Content Warning: Mental Health, OCD
This blog post was written by HOYFC staff member Kayleigh for Mental Health Awareness Week.
Have you ever described yourself as being "a bit OCD" about something? People who are particular about something, be it the tidiness of their house or the use of apostrophes, can often find themselves being given the Obsessive Compulsive Disorder label. I know that I have used the phrase many times over the years (usually to describe my husband and how particular he is about his car!), but I had never stopped to think about what I was really saying. Even Khloe Kardashian has been guilty of this linguistic faux pas! In a series of vlogs on her YouTube channel, she shared her secrets to a perfectly organised house with her many followers. The name of this series? KHLO-C-D! Yes, her home looks organised in a way that I know I could never hope to be, but is this a sign of a serious mental illness or just someone who is particular about the way they like things to be? This blog post by freelance editor Denise Cowle explains better than I ever could why this use of language is problematic.
So, what made me realise the error of my ways? I was diagnosed with OCD! It happened so slowly that I didn't realise it until it was too late. What started off as being a little anxious about doing something "bad" slowly spiralled over the course of 18 months or so into being completely convinced that I was an awful person unless I could find "evidence" to prove otherwise. It's totally normal to request a copy of your university transcript because you're not sure if you imagined graduating or not, right? As things got worse, even the simplest situations could spark a reaction from my brain. One Friday evening, while walking through central Glasgow, I walked past a man begging on my way to catch the bus. By the time I reached the bus stop, I was so convinced that I had actually kicked the man that I went back and asked him... twice! I then spent the bus journey home checking the Police Scotland Twitter and Facebook pages over and over again, just to make sure. Even then it didn't occur to me that what I was doing counted as OCD. The stereotype of obsessive hand-washing and tidying was too ingrained - and I am not a tidy person!
Luckily, I am very fortunate to have supportive friends and family who encouraged me to go to see my GP. I was also very lucky that my GP was sympathetic and on the ball. She spotted straight away how bad my situation had become and was the first to suggest that I was displaying signs of OCD. The NHS website describes OCD as a mental health condition where the sufferer has obsessive thoughts and compulsive behaviours. My obsessive thoughts are mostly around the fear of doing something wrong. My compulsions are to check that I haven't. Thanks to her, I was referred for treatment quickly and the downward spiral was stopped in its tracks.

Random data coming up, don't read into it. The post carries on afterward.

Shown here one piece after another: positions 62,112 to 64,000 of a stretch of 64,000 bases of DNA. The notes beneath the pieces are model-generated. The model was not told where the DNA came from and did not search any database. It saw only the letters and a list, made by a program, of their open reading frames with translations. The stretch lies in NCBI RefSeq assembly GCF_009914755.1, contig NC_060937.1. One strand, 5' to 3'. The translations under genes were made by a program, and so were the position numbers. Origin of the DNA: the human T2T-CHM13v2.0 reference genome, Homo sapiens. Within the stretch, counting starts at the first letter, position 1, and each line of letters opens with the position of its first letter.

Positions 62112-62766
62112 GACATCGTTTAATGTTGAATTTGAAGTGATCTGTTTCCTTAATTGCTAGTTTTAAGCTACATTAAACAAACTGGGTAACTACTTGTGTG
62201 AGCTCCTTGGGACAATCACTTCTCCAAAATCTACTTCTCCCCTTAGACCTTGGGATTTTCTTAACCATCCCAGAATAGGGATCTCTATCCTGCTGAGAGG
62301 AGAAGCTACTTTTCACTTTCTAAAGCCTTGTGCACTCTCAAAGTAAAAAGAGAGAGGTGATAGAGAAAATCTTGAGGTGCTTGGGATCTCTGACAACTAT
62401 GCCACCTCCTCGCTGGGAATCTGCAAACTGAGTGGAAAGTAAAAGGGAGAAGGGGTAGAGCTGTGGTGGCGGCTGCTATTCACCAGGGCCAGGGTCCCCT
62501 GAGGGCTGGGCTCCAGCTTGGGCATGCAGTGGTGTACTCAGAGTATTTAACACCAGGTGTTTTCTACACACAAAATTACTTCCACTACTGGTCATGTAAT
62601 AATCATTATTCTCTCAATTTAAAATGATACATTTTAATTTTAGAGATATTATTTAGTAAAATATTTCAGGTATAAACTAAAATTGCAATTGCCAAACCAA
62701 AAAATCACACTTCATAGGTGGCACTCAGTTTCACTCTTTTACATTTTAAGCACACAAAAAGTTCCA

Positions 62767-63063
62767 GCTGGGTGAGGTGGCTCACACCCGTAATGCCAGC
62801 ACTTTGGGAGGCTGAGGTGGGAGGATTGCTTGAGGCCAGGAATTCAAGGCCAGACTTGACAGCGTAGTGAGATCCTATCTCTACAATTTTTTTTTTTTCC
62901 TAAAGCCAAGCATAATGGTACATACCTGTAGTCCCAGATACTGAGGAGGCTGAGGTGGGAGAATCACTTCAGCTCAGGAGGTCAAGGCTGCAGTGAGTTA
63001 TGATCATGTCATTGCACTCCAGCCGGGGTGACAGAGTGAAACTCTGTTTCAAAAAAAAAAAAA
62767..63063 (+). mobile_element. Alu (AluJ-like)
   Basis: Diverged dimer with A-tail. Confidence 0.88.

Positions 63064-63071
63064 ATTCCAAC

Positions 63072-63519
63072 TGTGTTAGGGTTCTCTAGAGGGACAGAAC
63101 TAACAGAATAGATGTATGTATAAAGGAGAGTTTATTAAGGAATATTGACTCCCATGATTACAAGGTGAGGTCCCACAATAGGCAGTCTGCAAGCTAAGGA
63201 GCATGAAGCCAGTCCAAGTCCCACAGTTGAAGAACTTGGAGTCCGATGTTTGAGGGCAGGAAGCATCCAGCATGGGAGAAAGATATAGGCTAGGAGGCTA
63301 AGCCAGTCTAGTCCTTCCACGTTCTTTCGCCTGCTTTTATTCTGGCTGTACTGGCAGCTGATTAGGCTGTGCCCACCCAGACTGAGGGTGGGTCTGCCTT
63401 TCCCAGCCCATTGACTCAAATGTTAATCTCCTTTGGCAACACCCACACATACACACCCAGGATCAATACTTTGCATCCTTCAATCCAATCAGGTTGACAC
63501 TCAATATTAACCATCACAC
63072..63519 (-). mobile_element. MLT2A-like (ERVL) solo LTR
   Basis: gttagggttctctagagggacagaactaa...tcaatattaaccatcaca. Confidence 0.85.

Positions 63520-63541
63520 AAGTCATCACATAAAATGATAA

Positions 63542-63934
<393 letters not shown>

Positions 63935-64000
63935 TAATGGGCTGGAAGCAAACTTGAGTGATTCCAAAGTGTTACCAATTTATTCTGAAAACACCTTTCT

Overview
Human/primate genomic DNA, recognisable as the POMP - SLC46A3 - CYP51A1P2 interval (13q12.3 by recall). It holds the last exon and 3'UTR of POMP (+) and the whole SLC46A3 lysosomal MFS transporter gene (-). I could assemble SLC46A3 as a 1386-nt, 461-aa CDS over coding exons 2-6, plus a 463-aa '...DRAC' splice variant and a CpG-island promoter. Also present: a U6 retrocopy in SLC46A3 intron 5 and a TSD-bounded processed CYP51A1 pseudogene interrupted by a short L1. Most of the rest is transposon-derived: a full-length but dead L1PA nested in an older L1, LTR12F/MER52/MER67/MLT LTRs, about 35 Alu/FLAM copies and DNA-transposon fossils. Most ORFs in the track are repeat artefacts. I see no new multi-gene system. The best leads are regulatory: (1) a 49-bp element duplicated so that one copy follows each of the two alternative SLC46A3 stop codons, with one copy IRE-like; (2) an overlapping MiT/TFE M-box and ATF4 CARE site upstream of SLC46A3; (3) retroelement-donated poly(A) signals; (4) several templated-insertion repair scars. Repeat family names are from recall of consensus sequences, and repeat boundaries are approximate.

I am now over a year into my recovery. I take my medication. I check in with my GP. I practise mindfulness and yoga when I can. But more importantly, I have learned to feel joy again. I have challenged myself to do things that I never dreamed I could. I am learning to tap dance and have even appeared in a dance show. In September 2018, I completed the Edinburgh Kiltwalk (all 24 miles!) and raised over £800 in total for SAMH. These are things that fill me with immense pride and a sense of achievement, but, even still, every day is a battle with my brain. I know that things could get out of control again if I am not careful and that thought scares me.
My feelings about living life with a mental illness can be summed up in the beautiful poem This Is Not A Death Wish by Scottish poet Jo Bell. Life is not the same as it was a few years ago. Some days the effort of facing the world leaves me completely wrung out. I have lost so much to this illness but I have gained so much too. I am here and I will not let OCD win without putting up one hell of a fight!
I also cringe when people say they're "a little bit OCD". Are there any other phrases about mental health that make your toes curl? I'm sure that I can think of a few.
If you are struggling with any form of mental illness, please visit your GP or contact one of the organisations linked below.
For those who live outside the UK, please contact your medical providers to get the help you need.